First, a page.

Hill Beachy’s Owyhee stage arrived this afternoon at 5 o’clock with the following cheering news from Captain Walker. Mr. Beachy did not go over to Ruby this trip, but received the following letters by express. Passengers who came over from Ruby Corroborate the news, and say that it is generally believed there. Captain Walker took only fourteen days’ rations with him, and that time expired yesterday. This information explains why he has not returned. He appears to have made a very clean sweep of the camp, with the loss of one man.
Office Wells, Fargo & Co. }
Ruby City, February 26th, 1866 }
Hill Beachy – Dear Sir – Childs, the Government express messenger arrived at Camp Lyon this morning with the news that on the last Thursday Captain Walker came across a camp of Indians about twenty miles from the Owyhee Ferry, at the mouth of Jordan Creek, and charging it left twenty-six Indians dead on the ground. It is supposed that one made his escape. Twenty of the Indians were bucks, who fought desperately, killing one man and slightly wounding a drummer boy, name not remembered.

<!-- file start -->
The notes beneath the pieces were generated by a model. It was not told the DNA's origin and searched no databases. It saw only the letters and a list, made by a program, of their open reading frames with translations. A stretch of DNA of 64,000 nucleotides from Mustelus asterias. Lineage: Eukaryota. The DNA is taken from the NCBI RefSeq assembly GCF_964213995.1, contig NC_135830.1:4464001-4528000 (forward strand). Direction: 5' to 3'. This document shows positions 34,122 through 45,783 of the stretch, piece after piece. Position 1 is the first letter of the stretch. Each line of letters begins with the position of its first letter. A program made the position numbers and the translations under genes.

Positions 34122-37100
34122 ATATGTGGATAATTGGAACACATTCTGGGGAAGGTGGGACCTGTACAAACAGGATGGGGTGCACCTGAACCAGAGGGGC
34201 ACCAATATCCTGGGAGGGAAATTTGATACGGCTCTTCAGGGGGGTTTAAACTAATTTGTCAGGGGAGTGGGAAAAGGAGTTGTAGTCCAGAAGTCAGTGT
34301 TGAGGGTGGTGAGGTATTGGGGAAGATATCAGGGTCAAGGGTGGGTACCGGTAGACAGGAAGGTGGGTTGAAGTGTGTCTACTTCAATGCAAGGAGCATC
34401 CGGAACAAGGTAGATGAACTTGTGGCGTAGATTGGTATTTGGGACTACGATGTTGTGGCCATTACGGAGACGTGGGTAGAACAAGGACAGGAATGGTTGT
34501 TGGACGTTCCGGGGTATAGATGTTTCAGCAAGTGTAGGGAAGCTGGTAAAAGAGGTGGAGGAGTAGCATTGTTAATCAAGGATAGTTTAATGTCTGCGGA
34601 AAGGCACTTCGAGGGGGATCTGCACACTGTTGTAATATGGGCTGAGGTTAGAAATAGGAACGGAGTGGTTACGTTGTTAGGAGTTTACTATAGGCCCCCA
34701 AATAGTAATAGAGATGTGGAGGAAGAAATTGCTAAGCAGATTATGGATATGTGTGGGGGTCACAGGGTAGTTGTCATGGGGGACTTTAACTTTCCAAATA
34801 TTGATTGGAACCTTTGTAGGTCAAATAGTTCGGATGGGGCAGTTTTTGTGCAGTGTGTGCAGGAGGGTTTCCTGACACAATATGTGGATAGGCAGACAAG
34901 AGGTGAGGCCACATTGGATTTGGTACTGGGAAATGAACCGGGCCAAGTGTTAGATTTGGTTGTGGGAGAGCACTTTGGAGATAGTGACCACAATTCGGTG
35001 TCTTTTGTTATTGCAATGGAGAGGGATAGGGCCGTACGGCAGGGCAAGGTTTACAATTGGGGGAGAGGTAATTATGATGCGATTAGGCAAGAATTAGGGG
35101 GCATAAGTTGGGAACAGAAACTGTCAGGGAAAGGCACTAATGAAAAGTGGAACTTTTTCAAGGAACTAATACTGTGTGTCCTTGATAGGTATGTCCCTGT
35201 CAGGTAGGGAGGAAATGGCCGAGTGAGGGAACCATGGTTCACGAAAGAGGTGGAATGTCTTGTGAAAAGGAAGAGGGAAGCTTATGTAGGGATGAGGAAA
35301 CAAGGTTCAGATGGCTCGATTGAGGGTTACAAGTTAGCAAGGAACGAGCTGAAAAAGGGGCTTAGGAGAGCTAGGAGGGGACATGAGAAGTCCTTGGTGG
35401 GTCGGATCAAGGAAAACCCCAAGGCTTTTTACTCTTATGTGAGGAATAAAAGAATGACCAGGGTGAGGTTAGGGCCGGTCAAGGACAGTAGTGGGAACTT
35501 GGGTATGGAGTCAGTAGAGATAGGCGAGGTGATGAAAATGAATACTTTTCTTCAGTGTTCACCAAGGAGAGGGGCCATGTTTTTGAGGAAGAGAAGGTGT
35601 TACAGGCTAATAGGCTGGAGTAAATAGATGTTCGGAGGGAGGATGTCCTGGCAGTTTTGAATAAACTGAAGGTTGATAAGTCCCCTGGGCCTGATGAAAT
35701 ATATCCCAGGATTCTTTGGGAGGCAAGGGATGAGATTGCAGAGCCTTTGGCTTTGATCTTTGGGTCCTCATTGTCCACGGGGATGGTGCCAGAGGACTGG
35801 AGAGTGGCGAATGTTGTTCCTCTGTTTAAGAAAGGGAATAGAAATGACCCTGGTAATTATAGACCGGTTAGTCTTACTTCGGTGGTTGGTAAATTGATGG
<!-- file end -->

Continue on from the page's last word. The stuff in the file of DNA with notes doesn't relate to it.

In charging the camp six women and children were accidentally killed, but this could not be helped, owing to the desperate defense made by the Indians.
Captain Walker sent to Camp Lyon for horses, having used up and killed nine of his own on the march, and will be with his entire command at Camp Lyon this evening or to-morrow morning.
It is reported that he took eighteen head of stock – particulars not known.
The Owyhee Volunteers, not being able to get horses, have gone on to Hall’s ranch afoot, and are determined to get after Mr. Indian. Yours,
We also append the following letter from Ruby City as a matter of interest to our Olda County Company, and as explaining the necessity of their going to the support of the Owyhee Volunteers as soon as possible:
Ruby City, February 26th, 1866.